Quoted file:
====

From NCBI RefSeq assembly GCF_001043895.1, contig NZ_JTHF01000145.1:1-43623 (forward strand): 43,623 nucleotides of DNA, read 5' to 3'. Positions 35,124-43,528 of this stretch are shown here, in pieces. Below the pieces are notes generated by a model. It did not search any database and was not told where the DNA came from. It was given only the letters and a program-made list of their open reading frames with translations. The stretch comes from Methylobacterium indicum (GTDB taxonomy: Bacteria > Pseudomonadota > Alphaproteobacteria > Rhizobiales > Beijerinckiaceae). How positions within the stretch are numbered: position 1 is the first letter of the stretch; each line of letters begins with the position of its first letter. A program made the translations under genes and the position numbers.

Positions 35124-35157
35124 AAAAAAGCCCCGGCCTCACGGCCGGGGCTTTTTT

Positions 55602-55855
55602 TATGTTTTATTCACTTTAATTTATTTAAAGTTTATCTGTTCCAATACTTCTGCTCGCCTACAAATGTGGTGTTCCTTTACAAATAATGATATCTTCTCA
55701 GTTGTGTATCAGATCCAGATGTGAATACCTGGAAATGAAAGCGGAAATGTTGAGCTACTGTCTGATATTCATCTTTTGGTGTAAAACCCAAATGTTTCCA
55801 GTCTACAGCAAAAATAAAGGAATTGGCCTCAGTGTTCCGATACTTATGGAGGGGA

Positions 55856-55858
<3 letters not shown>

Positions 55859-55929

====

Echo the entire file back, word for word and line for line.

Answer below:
From NCBI RefSeq assembly GCF_001043895.1, contig NZ_JTHF01000145.1:1-43623 (forward strand): 43,623 nucleotides of DNA, read 5' to 3'. Positions 35,124-43,528 of this stretch are shown here, in pieces. Below the pieces are notes generated by a model. It did not search any database and was not told where the DNA came from. It was given only the letters and a program-made list of their open reading frames with translations. The stretch comes from Methylobacterium indicum (GTDB taxonomy: Bacteria > Pseudomonadota > Alphaproteobacteria > Rhizobiales > Beijerinckiaceae). How positions within the stretch are numbered: position 1 is the first letter of the stretch; each line of letters begins with the position of its first letter. A program made the translations under genes and the position numbers.

Positions 35124-35157
35124 AAAAAAGCCCCGGCCTCACGGCCGGGGCTTTTTT

Positions 55602-55855
55602 TATGTTTTATTCACTTTAATTTATTTAAAGTTTATCTGTTCCAATACTTCTGCTCGCCTACAAATGTGGTGTTCCTTTACAAATAATGATATCTTCTCA
55701 GTTGTGTATCAGATCCAGATGTGAATACCTGGAAATGAAAGCGGAAATGTTGAGCTACTGTCTGATATTCATCTTTTGGTGTAAAACCCAAATGTTTCCA
55801 GTCTACAGCAAAAATAAAGGAATTGGCCTCAGTGTTCCGATACTTATGGAGGGGA

Positions 55856-55858
<3 letters not shown>

Positions 55859-55929